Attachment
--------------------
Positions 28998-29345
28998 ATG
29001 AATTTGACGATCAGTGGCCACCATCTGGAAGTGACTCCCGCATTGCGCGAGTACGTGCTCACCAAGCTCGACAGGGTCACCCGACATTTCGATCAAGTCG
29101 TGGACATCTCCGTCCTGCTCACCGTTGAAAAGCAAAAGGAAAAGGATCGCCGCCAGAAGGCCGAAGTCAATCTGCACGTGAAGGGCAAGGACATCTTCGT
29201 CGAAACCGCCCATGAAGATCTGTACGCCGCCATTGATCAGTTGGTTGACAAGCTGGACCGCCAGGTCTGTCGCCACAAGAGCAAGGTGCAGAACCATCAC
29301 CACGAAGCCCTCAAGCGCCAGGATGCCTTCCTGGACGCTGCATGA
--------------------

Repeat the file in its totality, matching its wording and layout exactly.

Positions 28998-29345
28998 ATG
29001 AATTTGACGATCAGTGGCCACCATCTGGAAGTGACTCCCGCATTGCGCGAGTACGTGCTCACCAAGCTCGACAGGGTCACCCGACATTTCGATCAAGTCG
29101 TGGACATCTCCGTCCTGCTCACCGTTGAAAAGCAAAAGGAAAAGGATCGCCGCCAGAAGGCCGAAGTCAATCTGCACGTGAAGGGCAAGGACATCTTCGT
29201 CGAAACCGCCCATGAAGATCTGTACGCCGCCATTGATCAGTTGGTTGACAAGCTGGACCGCCAGGTCTGTCGCCACAAGAGCAAGGTGCAGAACCATCAC
29301 CACGAAGCCCTCAAGCGCCAGGATGCCTTCCTGGACGCTGCATGA